Bhumi B. Patel | pateldanceworks
As an educator, I am committed to creating accessible and inclusive learning environments to support and empower students to think deeply and critically to engage the intellectual and social challenges of their time. The creative mind is a powerful tool toward systematic and cultural change when given the opportunity to both be challenged and thrive. My teaching is grounded in an equity-based, social justice-oriented, trauma-informed framework. For me, this allows for the creation of both a safe learning environment and promotion of empowerment and agency for each student that I teach.
To create an equitable, social justice-oriented, trauma-informed learning environment, I engage in the following practices:
As a queer, woman of color, I have been marked enough – different, an outlier, unworthy, less than. I have always known of the existence of that privileged scarlet letter. It follows me around throughout the world, but more importantly at predominately white institutions of higher education; I am marked as “different” within that space not because I am different, but because the space is filled with whiteness. I refuse to be philosophically or pedagogically adjusted based on whiteness. To be adjusted would mean being shamed, silenced. I will not mark, shame, or silence students in my classroom.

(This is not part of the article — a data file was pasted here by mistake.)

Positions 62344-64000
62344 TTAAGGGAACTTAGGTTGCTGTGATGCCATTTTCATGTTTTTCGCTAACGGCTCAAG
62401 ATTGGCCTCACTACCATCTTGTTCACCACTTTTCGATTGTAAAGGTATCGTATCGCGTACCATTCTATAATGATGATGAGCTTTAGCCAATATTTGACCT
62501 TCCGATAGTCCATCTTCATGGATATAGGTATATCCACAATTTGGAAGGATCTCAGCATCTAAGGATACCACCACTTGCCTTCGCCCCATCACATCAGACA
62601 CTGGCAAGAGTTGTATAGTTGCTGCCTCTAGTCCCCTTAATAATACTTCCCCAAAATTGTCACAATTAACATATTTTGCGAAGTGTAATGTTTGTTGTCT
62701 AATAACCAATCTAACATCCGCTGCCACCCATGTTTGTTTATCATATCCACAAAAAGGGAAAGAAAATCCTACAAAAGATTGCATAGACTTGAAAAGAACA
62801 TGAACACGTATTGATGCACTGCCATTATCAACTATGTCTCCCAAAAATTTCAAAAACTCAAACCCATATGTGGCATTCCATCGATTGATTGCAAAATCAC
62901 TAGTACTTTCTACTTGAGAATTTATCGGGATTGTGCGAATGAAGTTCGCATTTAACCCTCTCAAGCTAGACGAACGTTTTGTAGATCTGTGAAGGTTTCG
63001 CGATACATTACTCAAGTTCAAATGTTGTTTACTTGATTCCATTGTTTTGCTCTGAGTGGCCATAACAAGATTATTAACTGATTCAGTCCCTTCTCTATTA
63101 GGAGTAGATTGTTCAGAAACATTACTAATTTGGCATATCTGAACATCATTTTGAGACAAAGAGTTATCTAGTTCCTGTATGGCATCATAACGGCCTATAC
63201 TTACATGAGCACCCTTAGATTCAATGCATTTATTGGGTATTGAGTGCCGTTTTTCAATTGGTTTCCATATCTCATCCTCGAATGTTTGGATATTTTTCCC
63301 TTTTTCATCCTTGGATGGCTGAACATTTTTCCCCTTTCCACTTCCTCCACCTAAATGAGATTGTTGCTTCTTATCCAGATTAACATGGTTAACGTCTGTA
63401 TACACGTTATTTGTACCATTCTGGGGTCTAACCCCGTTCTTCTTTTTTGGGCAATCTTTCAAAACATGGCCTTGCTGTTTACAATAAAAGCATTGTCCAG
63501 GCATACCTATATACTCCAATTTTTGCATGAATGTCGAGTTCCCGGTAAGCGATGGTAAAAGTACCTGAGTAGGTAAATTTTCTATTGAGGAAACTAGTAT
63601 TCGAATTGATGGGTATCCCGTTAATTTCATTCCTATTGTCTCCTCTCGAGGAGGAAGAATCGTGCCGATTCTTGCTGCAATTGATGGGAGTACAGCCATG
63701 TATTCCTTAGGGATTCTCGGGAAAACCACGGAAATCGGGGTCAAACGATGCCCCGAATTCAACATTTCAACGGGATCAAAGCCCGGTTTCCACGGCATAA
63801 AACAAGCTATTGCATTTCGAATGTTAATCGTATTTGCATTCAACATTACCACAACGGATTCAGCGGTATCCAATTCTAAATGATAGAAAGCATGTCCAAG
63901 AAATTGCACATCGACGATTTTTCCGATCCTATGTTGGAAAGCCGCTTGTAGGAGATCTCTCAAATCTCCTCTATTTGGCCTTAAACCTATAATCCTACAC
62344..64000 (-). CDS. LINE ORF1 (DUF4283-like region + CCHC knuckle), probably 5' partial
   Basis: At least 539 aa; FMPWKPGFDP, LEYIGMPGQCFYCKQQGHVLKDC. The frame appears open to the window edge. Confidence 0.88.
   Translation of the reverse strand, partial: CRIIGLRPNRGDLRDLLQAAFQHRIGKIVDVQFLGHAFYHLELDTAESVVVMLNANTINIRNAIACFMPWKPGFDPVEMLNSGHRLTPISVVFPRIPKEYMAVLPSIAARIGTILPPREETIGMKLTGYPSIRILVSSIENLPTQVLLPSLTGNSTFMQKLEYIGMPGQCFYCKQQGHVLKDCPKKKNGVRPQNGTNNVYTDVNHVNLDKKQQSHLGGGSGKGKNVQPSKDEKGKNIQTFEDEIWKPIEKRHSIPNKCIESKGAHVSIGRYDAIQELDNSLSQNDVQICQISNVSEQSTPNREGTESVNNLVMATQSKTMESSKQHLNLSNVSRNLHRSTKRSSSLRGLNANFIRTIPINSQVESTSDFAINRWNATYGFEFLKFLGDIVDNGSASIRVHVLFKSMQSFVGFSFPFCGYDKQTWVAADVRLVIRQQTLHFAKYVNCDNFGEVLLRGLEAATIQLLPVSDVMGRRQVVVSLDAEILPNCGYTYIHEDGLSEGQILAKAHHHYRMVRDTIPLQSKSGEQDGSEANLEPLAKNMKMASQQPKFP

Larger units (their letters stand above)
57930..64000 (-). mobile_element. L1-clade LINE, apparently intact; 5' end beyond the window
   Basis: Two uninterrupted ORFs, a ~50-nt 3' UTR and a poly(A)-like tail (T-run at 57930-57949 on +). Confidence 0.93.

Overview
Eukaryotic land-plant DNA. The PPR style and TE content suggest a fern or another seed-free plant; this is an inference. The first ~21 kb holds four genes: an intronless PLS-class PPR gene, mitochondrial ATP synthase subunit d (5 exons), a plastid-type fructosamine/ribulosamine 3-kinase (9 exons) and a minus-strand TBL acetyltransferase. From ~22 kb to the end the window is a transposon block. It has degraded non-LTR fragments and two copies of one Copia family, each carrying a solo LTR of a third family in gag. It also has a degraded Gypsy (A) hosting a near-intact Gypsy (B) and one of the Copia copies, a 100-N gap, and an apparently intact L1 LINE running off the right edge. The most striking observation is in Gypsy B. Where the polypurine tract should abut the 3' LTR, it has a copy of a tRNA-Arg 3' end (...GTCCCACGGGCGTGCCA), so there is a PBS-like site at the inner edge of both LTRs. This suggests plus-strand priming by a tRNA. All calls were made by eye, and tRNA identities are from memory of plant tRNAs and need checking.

In my classroom, I refuse to be silent in the face of racism, in the face of sexist and patriarchal hegemony, its subtle and systematic structure. I refuse to stay silent at the denigration of women’s bodies and non-binary bodies, or about the ways in which toxic masculinity has cultivated the assumptions about how bodies should take up space in the world. I refuse to be silent when it comes to holding space for the existential and psychosomatic dread and chaos experienced by those who are targets of bigotry. I refuse to be silent when it comes to queer and transgender folks who are targets of violence simply by existing. I refuse to be silent in a world where children are targets of sexual gaze and violence and where those with disabilities are mocked and still rendered “monstrous,” and where the earth suffers because some of us refuse to hear its suffering, where in many places, my ideas are marked as dangerous. If it is dangerous to teach my students that all bodies are good bodies, to teach them to practice kindness to one another, to learn and exercise consent, to bring social justice into their art practices, to think critically about their positions in the world, then I am a dangerous educator and what I teach is dangerous.
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